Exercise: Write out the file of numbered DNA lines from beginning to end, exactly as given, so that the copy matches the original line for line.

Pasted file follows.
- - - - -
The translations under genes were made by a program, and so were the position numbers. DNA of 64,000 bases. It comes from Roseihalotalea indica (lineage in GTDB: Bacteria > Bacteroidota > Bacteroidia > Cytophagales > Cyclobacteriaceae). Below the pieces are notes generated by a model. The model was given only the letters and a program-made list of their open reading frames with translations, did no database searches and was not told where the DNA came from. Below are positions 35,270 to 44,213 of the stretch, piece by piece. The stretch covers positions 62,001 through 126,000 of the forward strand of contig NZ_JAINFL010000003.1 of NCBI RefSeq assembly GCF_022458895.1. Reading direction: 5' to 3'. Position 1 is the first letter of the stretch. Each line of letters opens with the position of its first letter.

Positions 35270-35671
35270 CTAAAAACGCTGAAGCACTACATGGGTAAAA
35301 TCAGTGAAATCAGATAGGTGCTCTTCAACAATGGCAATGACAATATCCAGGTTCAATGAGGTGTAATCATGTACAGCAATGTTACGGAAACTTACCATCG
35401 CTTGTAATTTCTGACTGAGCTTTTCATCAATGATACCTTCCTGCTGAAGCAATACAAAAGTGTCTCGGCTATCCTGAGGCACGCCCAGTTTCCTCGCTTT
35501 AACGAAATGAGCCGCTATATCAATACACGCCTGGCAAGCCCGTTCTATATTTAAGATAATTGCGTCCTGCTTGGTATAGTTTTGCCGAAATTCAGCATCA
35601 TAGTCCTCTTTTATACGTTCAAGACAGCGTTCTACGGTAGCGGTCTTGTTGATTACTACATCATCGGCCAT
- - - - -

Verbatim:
The translations under genes were made by a program, and so were the position numbers. DNA of 64,000 bases. It comes from Roseihalotalea indica (lineage in GTDB: Bacteria > Bacteroidota > Bacteroidia > Cytophagales > Cyclobacteriaceae). Below the pieces are notes generated by a model. The model was given only the letters and a program-made list of their open reading frames with translations, did no database searches and was not told where the DNA came from. Below are positions 35,270 to 44,213 of the stretch, piece by piece. The stretch covers positions 62,001 through 126,000 of the forward strand of contig NZ_JAINFL010000003.1 of NCBI RefSeq assembly GCF_022458895.1. Reading direction: 5' to 3'. Position 1 is the first letter of the stretch. Each line of letters opens with the position of its first letter.

Positions 35270-35671
35270 CTAAAAACGCTGAAGCACTACATGGGTAAAA
35301 TCAGTGAAATCAGATAGGTGCTCTTCAACAATGGCAATGACAATATCCAGGTTCAATGAGGTGTAATCATGTACAGCAATGTTACGGAAACTTACCATCG
35401 CTTGTAATTTCTGACTGAGCTTTTCATCAATGATACCTTCCTGCTGAAGCAATACAAAAGTGTCTCGGCTATCCTGAGGCACGCCCAGTTTCCTCGCTTT
35501 AACGAAATGAGCCGCTATATCAATACACGCCTGGCAAGCCCGTTCTATATTTAAGATAATTGCGTCCTGCTTGGTATAGTTTTGCCGAAATTCAGCATCA
35601 TAGTCCTCTTTTATACGTTCAAGACAGCGTTCTACGGTAGCGGTCTTGTTGATTACTACATCATCGGCCAT